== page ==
which is why it would be desirable from an economic point of view if they were to stay in Austria. At the same time, however, those graduates who leave the country after grad- uating must not dismantle the bridges linking them with their former host universities in Austria. Instead, they need to keep in touch so that the institutions can provide contacts for potential academic collaboration further down the line.
Expanding the grant programmes offered by the OeAD and further developing their content is another important element of an open and modern outlook for Austria’s higher education policy. Focus must be placed on supporting highly qualified doctoral students in this regard, as they play a significant role in the country’s capacity for inno- vation. Better opportunities for grants to be co-financed by the private sector need to be created, particularly in highly promising fields of research in which greater demand for key personnel is expected on the labour market.
Cooperation with higher education institutions in developing countries also needs to be strengthened as a contribution to international knowledge transfer. The Austrian government’s foreign policy priorities and efforts made to leverage synergy effects with Austrian development cooperation need to be taken even more into consideration in the future. Greater engagement in the field of sustainability also demonstrates how Austria is taking global responsibility. Many Austrian higher education institutions are setting a good example in this area and are already making important contributions towards achieving the UN Sustainable Development Goals. The newly established network “Af- rica-UniNet” is a shining example of how cooperation with developing countries can be combined with engagement on sustainability issues.
• Create new opportunities for grants to be co-financed by the private sector, particularly for future key personnel.
• Implement measures to strengthen the ties between international graduates and their former host university in Austria.
• Make use of the Europe-wide EURAX- ESS Services Network.
• Get higher education institutions more involved in Africa-UniNet.
• Optimise the marketing of Austria as a centre for higher education.
The goals in a European and national context
With its goals, the mobility and internationalisation strategy for higher education fits very well into the current debate at European level. In particular, its all-encompassing approach to internationalisation and focus on learning and sharing more international and intercultural skills align with the prevailing understanding of internationalisation in higher education.
For some time now, strategic policy documents published by the European Union and the European Higher Education Area (EHEA) have also increasingly referenced this approach. Worth special emphasis here is, for instance, the Paris Communiqué from the 2018 EHEA Ministerial Conference, which stresses the social responsibility that higher education institutions have to teach intercultural understanding, civic engagement and ethical awareness.
Closer links between the EHEA and the European Research Area are also becom- ing more important, as are synergy effects between the EU’s education and research programmes. In addition, guidelines for international cooperation are currently being formulated that point out potential challenges and risks involved in collaborating with non-member states and make recommendations for countering them.
Promoting mobility and international cooperation has always been at the heart of the EU’s Erasmus+ programme, and this will remain the case in the programme’s next incarnation spanning 2021 – 2027. This provides greater support to innovative concepts for new forms of collaboration such as the European Universities.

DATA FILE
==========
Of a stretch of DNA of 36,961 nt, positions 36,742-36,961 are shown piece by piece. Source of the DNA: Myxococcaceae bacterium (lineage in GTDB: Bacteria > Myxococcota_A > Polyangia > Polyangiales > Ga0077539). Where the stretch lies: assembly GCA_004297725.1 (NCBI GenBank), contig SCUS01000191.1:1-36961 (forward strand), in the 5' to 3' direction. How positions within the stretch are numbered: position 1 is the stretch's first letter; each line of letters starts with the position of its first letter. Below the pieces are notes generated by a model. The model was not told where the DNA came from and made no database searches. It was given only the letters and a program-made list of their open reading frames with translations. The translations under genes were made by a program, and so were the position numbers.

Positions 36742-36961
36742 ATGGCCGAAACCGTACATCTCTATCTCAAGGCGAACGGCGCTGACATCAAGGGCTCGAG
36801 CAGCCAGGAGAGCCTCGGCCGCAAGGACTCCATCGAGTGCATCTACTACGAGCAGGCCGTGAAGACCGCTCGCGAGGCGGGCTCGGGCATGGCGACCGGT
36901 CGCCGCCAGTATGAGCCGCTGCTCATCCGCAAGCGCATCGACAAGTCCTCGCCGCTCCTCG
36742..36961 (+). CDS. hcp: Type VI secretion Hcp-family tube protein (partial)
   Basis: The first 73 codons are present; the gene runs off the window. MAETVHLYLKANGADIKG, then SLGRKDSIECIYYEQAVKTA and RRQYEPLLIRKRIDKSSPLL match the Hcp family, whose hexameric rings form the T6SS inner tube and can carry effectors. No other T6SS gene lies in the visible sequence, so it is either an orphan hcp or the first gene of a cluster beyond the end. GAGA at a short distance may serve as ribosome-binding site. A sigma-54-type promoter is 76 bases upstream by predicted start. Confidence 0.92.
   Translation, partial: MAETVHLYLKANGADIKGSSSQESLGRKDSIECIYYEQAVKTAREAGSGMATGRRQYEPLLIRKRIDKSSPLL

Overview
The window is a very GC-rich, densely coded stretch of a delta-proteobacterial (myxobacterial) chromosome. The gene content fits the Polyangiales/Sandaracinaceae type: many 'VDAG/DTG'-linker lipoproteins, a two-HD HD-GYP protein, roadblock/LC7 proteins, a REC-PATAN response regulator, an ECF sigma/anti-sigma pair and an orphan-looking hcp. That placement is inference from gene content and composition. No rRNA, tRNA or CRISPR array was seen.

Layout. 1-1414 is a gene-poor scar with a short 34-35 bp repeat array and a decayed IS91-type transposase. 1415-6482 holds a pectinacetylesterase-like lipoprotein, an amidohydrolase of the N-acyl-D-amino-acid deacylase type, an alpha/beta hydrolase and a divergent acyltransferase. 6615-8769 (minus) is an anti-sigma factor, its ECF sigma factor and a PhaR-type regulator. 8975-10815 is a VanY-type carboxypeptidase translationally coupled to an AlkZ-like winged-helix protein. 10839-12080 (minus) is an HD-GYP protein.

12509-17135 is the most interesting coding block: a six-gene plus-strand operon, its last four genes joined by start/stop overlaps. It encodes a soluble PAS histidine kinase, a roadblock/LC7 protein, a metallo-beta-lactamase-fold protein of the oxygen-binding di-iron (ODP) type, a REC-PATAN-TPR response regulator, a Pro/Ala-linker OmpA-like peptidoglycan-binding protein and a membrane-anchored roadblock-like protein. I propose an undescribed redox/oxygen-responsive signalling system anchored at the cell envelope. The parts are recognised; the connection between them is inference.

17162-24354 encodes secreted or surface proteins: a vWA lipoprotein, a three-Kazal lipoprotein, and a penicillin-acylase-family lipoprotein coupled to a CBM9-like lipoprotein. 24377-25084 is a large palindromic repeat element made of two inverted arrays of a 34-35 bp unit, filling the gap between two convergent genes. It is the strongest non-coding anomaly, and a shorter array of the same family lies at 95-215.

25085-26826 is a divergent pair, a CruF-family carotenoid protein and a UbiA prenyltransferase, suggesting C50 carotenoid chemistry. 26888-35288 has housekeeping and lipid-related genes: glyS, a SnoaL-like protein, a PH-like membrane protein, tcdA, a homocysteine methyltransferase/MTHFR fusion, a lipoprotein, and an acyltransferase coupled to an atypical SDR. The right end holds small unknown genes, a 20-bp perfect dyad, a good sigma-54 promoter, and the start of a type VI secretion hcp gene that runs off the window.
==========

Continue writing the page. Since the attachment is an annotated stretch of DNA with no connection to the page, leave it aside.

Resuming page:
The expansion of virtual mobility and blended mobility concepts outlined in the strategy also reflects the new mobility patterns recommended in the Bologna Digital 2020 – White Paper on the Digitalisation in the Higher Education Area.
In a national context, this strategy and the priorities it sets will help to meet the federal government’s budgetary impact targets. The second of these, regarding science and research, sets out a scale for “Creating an internationally competitive higher educa- tion and research area that is coordinated nationwide in terms of teaching and research”.
Specifically, it calls for an “improvement in the framework conditions for the mobility of students, teachers and researchers” and “setting up university-level partnerships with universities, non-university institutions and the private sector at national and EU level”.
The first, second and fifth goals of the mobility and internationalisation strategy for higher education in particular will make a key contribution to this.
With the various higher education institutions starting from different points, the progress made in implementing the mobility and internationalisation strategy for higher education is chiefly to be monitored by the institutions’ own quality management teams. Qualita- tive and quantitative indicators need to be set in order to assess whether the objectives for implementation chosen by the respective institutions are being achieved. This is also to be done individually at the institutional level.
Using the various steering instruments at the BMBWF’s disposal, however, the ambition that each higher education institution is showing towards implementing the strategy will be evaluated and, if appropriate, the objectives for implementation selected by the institution will be made binding.
The BMBWF will prepare an interim report in 2024 on the progress made with implementing this strategy.
higher education staff non-traditional
universities of applied sciences
university colleges of teacher education
european higher education area